When Horses Are More Than Just Horses

This is a really hard entry for me to write, but as I went to sleep last night, I knew it had to be done.  I’ve written about this horse before so the story may be familiar to some of you.  Hope you don’t mind.

MIAMINEEDSAHALO dueled for a half on a short lead, widened around the turn, drew off through the stretch under a drive.

Miamineedsahalo, Mikey as he’s come to be known, was three years old. It was his first win in six starts. In the history of cheap claiming races at Charles Town, it was an everyday occurence, the kind of thing most people noticed only long enough to check their tickets and cash their bets. It also changed the world. I realize that might sound a little dramatic or overwrought, but it really did.

See, some horses (and people, too) seem to exist at junctions. They are joiners, connectors, and without really trying set great things in motion. That night at Charles Town, when the little brown horse shoved his head down and drove to the finish, he was connecting with a person who is just like him, director of CANTER Mid Atlantic (then CANTER West Virginia) Allie Conrad.

Me and Mikey, photo by Allie Conrad

Me and Mikey, photo by Allie Conrad

For us volunteers and friends, what happened that night has reached a sort of mythological status – it’s part of CANTER’s creation story, and as such some of the details (since none of us are there) may be wrong, and may have grown in significance in our minds.  And that’s OK, I think, because the ripples that were sent out that night have grown and grown into something huge and wonderful.  Up until that time, CANTER was a listing service.  Allie’s fated introduction to her amazing boy Phinny (Phinny’s story is also sort of amazing, and also was one of those moments where the world altered course a little bit.  I think Allie is a magnet for those moments, or just has a gut feeling for recognizing them when they happen, and the courage to take risks when they come along) is what started her involvement with CANTER.  Her meeting with Mikey would shunt her along an entirely new path.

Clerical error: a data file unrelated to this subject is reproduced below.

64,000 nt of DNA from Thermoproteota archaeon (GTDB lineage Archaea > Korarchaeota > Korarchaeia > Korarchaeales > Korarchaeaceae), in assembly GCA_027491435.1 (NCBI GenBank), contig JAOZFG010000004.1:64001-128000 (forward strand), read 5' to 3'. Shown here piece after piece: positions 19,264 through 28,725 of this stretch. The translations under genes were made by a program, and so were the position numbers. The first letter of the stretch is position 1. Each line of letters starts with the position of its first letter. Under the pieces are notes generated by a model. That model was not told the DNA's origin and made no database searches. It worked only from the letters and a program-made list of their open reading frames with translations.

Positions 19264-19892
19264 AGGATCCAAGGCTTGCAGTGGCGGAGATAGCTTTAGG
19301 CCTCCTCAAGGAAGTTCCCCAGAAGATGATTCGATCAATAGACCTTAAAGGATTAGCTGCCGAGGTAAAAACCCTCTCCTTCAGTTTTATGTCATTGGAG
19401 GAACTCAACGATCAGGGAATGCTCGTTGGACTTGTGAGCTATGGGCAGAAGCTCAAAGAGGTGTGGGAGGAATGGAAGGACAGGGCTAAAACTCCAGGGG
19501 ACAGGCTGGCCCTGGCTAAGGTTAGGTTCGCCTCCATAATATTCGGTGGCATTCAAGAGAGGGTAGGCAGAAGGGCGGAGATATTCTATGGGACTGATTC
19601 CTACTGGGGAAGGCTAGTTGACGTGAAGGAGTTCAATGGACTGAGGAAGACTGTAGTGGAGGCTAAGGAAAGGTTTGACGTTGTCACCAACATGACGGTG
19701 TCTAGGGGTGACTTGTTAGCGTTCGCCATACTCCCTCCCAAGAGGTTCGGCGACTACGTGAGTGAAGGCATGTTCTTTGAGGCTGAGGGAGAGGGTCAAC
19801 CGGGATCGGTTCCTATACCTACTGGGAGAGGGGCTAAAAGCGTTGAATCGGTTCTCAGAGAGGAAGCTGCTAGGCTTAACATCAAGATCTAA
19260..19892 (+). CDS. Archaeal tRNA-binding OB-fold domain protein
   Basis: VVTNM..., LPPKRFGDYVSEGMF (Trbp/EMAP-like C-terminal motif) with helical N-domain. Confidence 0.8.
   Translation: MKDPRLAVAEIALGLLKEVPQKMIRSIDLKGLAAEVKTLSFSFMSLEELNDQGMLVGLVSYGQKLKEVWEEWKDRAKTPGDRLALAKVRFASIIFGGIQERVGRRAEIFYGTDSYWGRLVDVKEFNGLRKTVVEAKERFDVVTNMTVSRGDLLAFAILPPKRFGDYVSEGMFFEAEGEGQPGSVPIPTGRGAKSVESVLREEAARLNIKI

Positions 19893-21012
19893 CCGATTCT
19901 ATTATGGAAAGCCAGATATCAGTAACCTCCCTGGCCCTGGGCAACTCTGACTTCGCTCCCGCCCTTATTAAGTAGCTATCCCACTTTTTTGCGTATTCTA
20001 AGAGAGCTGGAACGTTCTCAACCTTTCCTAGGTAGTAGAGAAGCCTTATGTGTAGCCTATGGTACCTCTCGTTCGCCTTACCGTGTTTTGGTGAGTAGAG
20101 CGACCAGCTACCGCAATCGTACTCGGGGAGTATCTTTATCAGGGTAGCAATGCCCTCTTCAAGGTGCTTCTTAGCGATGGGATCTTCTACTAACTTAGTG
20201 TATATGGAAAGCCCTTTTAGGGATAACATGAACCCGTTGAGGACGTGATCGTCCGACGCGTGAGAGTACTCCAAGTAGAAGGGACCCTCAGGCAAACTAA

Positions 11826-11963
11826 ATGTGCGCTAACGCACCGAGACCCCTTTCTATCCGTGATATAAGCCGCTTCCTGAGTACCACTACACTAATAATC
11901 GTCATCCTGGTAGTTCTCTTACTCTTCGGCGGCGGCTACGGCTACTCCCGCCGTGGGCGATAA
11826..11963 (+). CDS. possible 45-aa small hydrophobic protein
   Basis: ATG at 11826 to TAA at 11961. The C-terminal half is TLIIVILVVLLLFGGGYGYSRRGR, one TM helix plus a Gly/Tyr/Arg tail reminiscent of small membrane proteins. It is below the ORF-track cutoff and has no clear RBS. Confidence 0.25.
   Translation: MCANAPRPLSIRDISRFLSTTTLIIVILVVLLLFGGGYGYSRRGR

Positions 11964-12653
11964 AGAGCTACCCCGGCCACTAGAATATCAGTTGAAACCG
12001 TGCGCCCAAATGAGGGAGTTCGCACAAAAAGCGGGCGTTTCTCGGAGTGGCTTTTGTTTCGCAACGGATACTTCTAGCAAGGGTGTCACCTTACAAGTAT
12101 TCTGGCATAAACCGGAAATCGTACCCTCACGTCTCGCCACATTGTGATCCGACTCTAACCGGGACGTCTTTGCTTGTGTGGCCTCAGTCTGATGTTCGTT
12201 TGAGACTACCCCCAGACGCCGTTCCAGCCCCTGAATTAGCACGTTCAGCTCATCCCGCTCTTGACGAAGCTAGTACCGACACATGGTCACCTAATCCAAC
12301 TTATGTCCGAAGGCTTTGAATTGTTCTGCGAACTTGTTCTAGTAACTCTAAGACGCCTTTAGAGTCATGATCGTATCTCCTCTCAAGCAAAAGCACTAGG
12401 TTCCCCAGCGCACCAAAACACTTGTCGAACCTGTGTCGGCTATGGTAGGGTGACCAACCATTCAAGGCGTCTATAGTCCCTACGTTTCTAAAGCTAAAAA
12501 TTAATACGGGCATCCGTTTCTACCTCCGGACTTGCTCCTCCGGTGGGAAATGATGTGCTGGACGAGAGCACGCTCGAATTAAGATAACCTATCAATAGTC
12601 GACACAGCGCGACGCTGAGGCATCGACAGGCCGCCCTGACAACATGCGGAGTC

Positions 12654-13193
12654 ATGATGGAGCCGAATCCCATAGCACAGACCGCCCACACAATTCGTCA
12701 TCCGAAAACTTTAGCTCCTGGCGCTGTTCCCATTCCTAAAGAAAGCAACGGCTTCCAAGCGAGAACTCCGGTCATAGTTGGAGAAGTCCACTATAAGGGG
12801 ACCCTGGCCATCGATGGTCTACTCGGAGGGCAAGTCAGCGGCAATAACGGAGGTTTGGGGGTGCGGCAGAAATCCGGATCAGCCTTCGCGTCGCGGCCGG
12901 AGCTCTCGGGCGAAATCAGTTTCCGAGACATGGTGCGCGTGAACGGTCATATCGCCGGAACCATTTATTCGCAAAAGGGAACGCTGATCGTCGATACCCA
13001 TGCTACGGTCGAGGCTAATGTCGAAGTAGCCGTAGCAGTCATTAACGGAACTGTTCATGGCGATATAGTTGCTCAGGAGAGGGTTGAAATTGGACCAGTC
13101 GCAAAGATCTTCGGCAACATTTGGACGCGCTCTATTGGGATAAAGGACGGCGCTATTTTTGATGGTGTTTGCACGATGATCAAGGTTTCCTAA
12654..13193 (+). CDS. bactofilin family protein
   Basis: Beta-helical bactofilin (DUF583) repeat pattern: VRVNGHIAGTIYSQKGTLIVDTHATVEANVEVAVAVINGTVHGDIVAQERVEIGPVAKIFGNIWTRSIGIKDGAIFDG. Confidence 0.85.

Mikey, with volunteer Laura Muncy and trainer Stefany Wolfe

Mikey, with volunteer Laura Muncy and trainer Stefany Wolfe

Mikey didn’t just win a race that night.  The little horse, with his slightly roman nosed head, broad chest, and compact build, did it with a broken bone.  Somewhere around or coming out of the far turn, there was a stumble, or a mis-step.  A moment where his stride faltered ever so slightly, and it may or may not have been apparent that something was wrong.  What actually happened was that he broke a small bone in his ankle, and kept on plugging.  It might have been endorphins and adrenaline, and overwhelming instinct that kept him running,  but those of us who have gotten to know Mikey tend to think it was something bigger.  Mikey, for his small stature and short little stride, has the heart of his ancestors.  He has will, and an almost stubborn nature, and even though I wasn’t there, I feel… no, I know, that it was heart and will and determination that carried him forward that night.

Hasn't Had Grain in YEARS. Really!

Mikey, proving that TBs can be easy keepers

People who romanticize Thoroughbreds and racing talk about heart a lot.  People who haven’t been around horses tend to dismiss that because they’ve never experienced it.  But we know better – we know it when we see it, we know it’s what elevates even the most common bottom-of-the-barrel claimer to something pretty amazing.  And we know that within each thoroughbred lies a little spark, a will, and the fighting spirit of long gone ghosts like Man O’ War or Secretariat.  They don’t always bring it out at the track, but every Thoroughbred has it.  Mikey had it that night, and his determination caught Allie’s attention.

Giving Me the Stinkeye

Regal bearing, small package

She also knew something went wrong, and it didn’t take long to find out how badly.  I don’t know all of how this went down, but I know that Mikey was going to be sent on, his connections not wanting to do the rehab work (unwilling or unable to see the greatness in his effort), and his life was very much at risk.  That couldn’t happen.  And when she sobbed to her then-boyfriend John that he couldn’t, just couldn’t, go to the killers, he agreed and helped her to buy him.  For a couple hundred dollars, Mikey’s value was recognized and cherished, and his life saved.  Allie had met a horse who would inspire great work, and came to know that this man who she loved, she really, really loved, and that he would be her soul mate and partner forever.